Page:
Each state legislature should have the freedom and flexibility to determine practices that best meet the needs of their respective states. A one-size-fits-all approach mandated by Congress is not the solution to any of our problems.

These bills intrude upon our constitutional rights, and further sacrifice the security and integrity of the elections process. We firmly believe the authority to legislate and regulate these changes should be left with the states.

H.R. 1 and S. 1 blatantly undermine the extensive work we, as election officials, have completed in order to provide safe, accessible voting options for our constituencies. Many of the proposed practices would reverse the years of progress that has been made. We are strongly opposed to these bills and hope you will dismiss efforts to advance this legislation.

Thank you for your consideration and attention to this matter.

/SIGNED/

John H. Merrill
Alabama Secretary of State

Kevin Meyer
Alaska Lieutenant Governor

Brad Raffensperger
Georgia Secretary of State

Connie Lawson
Indiana Secretary of State

Scott Schwab
Kansas Secretary of State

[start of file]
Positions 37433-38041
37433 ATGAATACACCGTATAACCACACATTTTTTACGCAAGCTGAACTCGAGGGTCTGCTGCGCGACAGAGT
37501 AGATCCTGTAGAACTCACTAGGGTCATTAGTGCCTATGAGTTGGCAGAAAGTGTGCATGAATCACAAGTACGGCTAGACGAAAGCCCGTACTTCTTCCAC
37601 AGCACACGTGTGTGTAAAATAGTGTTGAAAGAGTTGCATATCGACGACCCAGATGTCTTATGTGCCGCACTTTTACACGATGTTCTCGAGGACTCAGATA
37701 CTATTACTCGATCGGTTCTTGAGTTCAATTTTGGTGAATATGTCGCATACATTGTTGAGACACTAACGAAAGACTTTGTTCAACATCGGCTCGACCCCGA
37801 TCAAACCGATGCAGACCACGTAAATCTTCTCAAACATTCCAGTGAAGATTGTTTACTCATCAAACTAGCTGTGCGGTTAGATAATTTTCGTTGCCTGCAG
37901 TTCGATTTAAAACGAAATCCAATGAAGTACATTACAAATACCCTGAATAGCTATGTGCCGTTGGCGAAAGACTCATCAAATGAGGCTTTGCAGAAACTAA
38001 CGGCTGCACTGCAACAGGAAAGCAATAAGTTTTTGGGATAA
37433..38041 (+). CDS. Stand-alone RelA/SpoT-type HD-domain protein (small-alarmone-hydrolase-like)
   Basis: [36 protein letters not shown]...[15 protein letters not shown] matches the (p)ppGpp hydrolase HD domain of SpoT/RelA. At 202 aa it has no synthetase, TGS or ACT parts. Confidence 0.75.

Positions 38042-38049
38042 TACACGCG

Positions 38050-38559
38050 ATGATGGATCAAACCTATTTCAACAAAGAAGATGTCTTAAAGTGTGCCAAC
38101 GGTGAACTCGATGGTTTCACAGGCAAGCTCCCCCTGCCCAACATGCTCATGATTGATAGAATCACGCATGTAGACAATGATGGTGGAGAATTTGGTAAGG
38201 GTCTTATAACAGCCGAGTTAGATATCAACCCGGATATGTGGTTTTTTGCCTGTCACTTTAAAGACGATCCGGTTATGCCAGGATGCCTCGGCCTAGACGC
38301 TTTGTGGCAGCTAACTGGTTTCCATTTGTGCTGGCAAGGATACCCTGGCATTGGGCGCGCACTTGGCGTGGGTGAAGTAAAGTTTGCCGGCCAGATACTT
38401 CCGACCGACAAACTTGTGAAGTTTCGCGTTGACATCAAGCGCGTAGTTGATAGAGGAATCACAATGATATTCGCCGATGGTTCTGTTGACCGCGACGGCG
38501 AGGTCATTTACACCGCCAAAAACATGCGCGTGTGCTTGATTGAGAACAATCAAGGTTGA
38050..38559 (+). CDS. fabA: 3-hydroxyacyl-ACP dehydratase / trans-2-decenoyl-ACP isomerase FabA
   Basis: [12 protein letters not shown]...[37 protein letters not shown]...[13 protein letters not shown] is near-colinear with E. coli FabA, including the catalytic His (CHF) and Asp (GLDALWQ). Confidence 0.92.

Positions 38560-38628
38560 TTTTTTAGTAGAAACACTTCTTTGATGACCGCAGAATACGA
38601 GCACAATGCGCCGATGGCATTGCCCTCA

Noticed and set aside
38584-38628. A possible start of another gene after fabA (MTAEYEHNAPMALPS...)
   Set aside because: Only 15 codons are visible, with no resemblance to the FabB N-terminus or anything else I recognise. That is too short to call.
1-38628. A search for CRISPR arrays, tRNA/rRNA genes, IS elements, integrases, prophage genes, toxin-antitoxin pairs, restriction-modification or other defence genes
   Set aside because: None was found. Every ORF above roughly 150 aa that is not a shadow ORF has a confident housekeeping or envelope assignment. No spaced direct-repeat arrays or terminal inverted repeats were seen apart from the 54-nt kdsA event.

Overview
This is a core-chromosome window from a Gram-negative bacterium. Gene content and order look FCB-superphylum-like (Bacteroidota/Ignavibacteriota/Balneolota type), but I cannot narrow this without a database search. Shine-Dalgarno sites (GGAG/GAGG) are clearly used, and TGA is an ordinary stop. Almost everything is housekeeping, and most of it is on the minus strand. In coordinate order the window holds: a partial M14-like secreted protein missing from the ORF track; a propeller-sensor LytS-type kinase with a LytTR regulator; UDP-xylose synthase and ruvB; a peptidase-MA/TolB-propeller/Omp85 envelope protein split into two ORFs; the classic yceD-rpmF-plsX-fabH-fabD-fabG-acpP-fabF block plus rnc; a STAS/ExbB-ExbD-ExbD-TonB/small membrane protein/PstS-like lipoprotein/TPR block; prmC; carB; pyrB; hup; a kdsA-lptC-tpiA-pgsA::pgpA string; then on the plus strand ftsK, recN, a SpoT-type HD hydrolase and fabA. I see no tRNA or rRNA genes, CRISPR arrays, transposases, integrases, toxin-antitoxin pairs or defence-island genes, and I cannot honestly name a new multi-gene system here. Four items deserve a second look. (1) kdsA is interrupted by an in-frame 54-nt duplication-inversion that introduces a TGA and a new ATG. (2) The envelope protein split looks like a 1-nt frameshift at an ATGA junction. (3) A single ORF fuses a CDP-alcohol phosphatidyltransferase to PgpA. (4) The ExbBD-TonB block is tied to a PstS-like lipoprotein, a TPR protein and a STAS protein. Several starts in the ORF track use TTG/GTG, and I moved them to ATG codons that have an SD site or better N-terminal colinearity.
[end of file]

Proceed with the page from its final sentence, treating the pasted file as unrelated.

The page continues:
Michael Adams
Kentucky Secretary of State

Kyle Ardoin
Louisiana Secretary of State

Bob Evnen
Nebraska Secretary of State

Alvin A. Jaeger
North Dakota Secretary of State

Steve Barnett
South Dakota Secretary of State

Tre Hargett
Tennessee Secretary of State

Mac Warner
West Virginia Secretary of State

Ed Buchanan
Wyoming Secretary of State

Slatery signs onto GOP AGs’ letter criticizing congressional voting bill

State Attorney General Herbert Slatery, right, speaks with Rep. Jerry Sexton (R-Bean Station) on the House floor in Nashville on Feb. 3, 2020. (Erik Schelzig, Tennessee Journal)

Tennessee Attorney General Herbert Slatery has signed on to a letter urging the defeat of a bill by congressional Democrats they say would “federalize state elections and impose burdensome costs and regulations on state and local officials.”